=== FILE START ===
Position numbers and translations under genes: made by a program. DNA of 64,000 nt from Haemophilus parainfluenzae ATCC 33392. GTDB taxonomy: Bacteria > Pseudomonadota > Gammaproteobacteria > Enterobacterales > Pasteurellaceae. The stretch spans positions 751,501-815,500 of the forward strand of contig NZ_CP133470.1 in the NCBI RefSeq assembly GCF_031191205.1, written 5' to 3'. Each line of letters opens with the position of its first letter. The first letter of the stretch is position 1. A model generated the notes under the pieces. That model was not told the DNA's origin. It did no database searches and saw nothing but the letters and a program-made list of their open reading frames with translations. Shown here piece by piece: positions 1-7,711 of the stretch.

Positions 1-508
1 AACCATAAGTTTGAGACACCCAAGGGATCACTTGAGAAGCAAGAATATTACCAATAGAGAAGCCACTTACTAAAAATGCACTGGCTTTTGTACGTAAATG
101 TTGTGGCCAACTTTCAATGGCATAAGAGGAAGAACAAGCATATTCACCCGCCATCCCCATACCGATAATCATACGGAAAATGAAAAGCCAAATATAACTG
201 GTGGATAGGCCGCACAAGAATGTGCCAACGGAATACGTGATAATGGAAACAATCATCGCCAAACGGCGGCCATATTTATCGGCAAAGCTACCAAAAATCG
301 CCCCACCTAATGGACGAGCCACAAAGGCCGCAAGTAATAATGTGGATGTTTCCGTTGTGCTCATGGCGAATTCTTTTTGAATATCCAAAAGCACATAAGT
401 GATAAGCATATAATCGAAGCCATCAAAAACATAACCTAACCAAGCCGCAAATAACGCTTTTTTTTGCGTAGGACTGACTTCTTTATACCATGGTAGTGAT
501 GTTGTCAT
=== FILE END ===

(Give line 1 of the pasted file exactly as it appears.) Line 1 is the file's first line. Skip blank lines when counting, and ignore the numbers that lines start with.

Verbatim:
Position numbers and translations under genes: made by a program. DNA of 64,000 nt from Haemophilus parainfluenzae ATCC 33392. GTDB taxonomy: Bacteria > Pseudomonadota > Gammaproteobacteria > Enterobacterales > Pasteurellaceae. The stretch spans positions 751,501-815,500 of the forward strand of contig NZ_CP133470.1 in the NCBI RefSeq assembly GCF_031191205.1, written 5' to 3'. Each line of letters opens with the position of its first letter. The first letter of the stretch is position 1. A model generated the notes under the pieces. That model was not told the DNA's origin. It did no database searches and saw nothing but the letters and a program-made list of their open reading frames with translations. Shown here piece by piece: positions 1-7,711 of the stretch.